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Starting over: the importance of being unapologetic

In 8th and 9th grade I had a football coach that preached about his views on saying ‘sorry’. ‘Never say ‘sorry’’, he would emphasize. ‘If you’re really sorry, then make up for it through your actions’. The advice worked perfectly inside the gridiron. My 9th grade year our team went undefeated. Does it translate to life; You bet! I hate lackluster apologies and try to this day to do my best not to deliver bullshit. When it comes to mania and depression, the advice becomes increasingly paramount.

Bipolar Disorder derails you. When episodic bouts of mania or depression occur, life tends to come to a halt. You become lost in your own mind and lost trying to stay on top of your daily routine. Negligence occurs. In mania you can have a tendency to reach out to people for what appears to be no reason at all. It is important to know that this is not your fault. Moreover, the stuff you do, whether it’s the things you say to people or the actions you take, are not something to dwell over. Focus on getting better first. After returning to stability, hold your head high and remain and regain your old self. It helps to let people around you know that you have a mental illness. They will be concerned for your well being, but they will understand that who you turned into during your episodic break simply isn’t who you are.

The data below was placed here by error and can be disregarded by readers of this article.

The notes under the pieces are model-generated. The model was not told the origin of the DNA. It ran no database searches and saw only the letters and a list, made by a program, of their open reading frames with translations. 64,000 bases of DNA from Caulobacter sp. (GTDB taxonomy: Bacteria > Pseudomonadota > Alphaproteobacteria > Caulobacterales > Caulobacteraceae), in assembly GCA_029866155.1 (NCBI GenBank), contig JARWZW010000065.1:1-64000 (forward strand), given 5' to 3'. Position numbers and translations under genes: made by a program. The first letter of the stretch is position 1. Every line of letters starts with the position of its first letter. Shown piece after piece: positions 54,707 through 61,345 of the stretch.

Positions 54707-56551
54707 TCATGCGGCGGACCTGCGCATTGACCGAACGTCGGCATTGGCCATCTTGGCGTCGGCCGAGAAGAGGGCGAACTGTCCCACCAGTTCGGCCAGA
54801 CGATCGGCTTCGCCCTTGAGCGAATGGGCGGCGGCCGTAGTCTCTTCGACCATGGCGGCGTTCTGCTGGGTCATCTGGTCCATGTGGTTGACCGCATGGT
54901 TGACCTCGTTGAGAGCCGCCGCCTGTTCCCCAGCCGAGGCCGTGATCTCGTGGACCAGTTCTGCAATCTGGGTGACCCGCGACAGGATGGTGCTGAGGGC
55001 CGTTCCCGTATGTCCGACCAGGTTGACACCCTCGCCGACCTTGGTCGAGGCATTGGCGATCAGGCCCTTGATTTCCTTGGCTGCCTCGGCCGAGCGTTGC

Try to live life with no regrets. Make up for the mistakes through your actions. If you regret something, take time to understand what you learned from this regret and try even harder to never let it happen again. Every time you go through a manic or depressive episode there will be hurdles to climb to get yourself back. Focus on the hurdles and not the things that are already behind you!

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